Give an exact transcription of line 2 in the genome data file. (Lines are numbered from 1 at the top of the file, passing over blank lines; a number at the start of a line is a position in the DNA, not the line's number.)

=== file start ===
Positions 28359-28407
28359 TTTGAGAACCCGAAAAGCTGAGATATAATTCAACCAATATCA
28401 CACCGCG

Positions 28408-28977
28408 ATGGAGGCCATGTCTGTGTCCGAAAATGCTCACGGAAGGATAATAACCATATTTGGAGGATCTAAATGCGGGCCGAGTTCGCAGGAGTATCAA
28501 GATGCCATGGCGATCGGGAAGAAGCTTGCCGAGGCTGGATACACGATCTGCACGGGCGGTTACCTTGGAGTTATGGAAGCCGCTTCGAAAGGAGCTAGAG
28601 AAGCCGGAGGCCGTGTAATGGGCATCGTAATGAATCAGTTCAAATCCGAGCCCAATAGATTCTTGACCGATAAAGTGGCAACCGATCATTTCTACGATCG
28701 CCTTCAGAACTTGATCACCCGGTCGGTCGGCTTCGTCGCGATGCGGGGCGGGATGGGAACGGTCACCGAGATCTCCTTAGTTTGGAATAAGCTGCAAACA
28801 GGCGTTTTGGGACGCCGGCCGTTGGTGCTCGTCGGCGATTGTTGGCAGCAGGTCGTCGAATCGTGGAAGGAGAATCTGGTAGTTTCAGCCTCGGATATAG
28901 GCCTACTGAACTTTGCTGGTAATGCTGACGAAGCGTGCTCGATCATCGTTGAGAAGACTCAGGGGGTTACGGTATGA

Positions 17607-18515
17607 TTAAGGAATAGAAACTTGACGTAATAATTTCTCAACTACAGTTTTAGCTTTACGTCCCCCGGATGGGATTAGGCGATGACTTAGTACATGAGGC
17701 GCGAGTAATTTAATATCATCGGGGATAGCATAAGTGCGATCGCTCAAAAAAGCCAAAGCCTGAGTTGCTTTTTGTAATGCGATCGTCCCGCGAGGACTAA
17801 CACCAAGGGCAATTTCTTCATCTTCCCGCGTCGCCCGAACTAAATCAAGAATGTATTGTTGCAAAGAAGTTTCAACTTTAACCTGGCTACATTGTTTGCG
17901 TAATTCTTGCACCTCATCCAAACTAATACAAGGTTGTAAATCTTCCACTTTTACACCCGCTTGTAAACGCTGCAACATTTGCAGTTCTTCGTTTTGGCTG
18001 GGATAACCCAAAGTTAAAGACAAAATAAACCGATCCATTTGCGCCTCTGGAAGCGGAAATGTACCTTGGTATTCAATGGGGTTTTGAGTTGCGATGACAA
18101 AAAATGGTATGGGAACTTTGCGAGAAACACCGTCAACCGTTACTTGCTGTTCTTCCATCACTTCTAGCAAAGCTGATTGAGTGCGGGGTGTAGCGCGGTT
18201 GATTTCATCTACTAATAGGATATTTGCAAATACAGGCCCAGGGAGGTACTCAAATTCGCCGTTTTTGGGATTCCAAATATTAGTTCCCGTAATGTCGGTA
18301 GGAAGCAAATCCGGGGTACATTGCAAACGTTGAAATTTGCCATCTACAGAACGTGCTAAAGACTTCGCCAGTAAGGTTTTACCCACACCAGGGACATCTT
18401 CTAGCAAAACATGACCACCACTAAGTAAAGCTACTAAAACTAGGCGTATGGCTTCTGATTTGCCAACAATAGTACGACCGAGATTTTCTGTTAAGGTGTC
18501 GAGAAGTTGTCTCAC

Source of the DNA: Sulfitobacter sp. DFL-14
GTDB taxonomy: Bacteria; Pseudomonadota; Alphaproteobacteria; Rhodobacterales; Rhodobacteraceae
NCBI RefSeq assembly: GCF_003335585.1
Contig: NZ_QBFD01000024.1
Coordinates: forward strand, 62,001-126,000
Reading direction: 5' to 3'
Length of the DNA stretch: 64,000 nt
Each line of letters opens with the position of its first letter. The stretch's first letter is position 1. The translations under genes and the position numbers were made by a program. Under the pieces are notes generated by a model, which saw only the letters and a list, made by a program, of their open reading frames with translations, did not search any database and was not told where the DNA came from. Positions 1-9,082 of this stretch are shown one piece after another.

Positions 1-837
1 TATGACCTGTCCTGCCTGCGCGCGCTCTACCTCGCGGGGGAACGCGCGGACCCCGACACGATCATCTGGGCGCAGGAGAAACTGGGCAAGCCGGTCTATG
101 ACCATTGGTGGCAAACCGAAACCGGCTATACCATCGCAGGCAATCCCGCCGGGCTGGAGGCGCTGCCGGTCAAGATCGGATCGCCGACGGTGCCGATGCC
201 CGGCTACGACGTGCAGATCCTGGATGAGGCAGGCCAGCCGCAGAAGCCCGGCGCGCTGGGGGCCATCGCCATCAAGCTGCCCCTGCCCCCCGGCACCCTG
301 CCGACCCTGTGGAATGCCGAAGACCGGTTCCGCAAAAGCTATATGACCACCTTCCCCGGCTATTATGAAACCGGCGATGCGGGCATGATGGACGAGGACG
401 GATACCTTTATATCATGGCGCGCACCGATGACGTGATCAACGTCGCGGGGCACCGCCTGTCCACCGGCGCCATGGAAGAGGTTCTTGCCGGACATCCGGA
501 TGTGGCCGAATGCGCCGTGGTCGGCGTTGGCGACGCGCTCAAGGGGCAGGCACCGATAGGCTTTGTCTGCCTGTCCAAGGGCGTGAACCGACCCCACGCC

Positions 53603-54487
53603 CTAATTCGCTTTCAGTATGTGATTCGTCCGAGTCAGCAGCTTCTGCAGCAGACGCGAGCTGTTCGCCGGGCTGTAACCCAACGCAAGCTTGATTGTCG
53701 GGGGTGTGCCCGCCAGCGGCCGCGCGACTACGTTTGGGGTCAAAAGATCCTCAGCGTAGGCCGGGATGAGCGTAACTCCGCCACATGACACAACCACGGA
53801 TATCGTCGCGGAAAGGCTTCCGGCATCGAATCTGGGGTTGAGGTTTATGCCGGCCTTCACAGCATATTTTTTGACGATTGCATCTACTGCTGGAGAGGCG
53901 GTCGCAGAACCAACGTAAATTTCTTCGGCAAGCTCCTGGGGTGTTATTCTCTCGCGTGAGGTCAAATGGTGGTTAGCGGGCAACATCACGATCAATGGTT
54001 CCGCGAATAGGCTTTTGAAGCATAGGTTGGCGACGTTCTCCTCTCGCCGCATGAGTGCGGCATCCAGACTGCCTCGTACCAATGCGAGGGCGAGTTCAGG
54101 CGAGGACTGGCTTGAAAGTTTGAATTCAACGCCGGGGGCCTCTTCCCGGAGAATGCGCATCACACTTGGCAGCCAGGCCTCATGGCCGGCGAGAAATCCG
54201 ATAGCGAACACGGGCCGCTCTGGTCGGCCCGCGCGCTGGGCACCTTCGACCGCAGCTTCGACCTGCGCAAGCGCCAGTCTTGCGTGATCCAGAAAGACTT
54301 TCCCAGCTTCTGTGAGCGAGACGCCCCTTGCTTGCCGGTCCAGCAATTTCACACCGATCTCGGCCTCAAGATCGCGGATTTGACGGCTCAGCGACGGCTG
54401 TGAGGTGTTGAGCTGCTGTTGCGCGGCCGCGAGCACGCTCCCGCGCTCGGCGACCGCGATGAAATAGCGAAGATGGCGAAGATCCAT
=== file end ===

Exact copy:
28359 TTTGAGAACCCGAAAAGCTGAGATATAATTCAACCAATATCA